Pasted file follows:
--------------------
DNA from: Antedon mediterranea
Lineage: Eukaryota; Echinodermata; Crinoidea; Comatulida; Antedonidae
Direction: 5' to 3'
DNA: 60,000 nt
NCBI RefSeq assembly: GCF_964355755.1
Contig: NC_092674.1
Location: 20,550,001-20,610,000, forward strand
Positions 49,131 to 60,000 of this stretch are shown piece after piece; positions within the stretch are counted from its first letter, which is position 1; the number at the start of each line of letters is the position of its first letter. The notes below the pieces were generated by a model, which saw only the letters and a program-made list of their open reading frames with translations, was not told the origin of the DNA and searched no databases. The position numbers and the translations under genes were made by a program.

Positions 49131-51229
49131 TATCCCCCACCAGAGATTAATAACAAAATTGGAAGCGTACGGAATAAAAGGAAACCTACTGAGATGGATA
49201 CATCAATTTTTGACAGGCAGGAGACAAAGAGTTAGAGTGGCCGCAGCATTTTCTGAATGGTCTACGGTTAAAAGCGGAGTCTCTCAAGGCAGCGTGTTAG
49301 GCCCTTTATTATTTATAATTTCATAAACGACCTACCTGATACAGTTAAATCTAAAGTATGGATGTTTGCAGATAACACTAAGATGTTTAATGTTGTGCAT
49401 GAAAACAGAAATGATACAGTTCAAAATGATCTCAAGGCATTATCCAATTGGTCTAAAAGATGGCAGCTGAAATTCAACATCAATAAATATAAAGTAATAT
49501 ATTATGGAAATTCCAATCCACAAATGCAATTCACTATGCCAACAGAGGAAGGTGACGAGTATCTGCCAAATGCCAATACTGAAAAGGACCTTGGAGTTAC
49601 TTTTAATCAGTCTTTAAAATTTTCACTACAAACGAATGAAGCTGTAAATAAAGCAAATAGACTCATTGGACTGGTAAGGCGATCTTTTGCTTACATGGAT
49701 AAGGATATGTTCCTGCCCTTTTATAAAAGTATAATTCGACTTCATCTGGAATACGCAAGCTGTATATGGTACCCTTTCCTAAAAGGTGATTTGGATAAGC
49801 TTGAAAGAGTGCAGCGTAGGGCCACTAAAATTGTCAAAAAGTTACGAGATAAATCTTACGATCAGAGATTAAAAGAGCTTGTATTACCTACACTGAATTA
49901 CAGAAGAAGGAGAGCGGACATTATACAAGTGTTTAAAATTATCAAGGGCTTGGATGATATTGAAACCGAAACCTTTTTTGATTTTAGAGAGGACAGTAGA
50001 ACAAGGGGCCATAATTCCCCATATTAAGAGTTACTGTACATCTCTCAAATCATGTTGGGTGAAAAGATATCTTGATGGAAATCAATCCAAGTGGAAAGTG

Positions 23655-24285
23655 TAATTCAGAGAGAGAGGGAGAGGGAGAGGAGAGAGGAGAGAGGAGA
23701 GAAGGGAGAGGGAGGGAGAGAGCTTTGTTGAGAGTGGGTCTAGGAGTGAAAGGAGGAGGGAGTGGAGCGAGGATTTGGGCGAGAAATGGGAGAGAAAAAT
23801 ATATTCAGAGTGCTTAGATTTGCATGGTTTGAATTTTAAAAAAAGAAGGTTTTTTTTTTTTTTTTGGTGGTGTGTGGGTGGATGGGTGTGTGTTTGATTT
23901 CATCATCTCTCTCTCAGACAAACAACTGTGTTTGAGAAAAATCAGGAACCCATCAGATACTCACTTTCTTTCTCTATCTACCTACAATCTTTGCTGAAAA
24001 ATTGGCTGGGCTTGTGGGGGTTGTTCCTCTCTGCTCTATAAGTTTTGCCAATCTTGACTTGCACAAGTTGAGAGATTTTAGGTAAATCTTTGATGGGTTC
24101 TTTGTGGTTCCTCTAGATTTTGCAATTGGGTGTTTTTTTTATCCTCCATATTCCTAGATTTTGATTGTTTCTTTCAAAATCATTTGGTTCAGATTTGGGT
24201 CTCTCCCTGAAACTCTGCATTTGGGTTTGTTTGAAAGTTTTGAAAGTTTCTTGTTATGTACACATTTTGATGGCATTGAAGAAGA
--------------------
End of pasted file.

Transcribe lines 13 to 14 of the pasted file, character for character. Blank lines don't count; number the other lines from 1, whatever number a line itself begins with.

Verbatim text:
49401 GAAAACAGAAATGATACAGTTCAAAATGATCTCAAGGCATTATCCAATTGGTCTAAAAGATGGCAGCTGAAATTCAACATCAATAAATATAAAGTAATAT
49501 ATTATGGAAATTCCAATCCACAAATGCAATTCACTATGCCAACAGAGGAAGGTGACGAGTATCTGCCAAATGCCAATACTGAAAAGGACCTTGGAGTTAC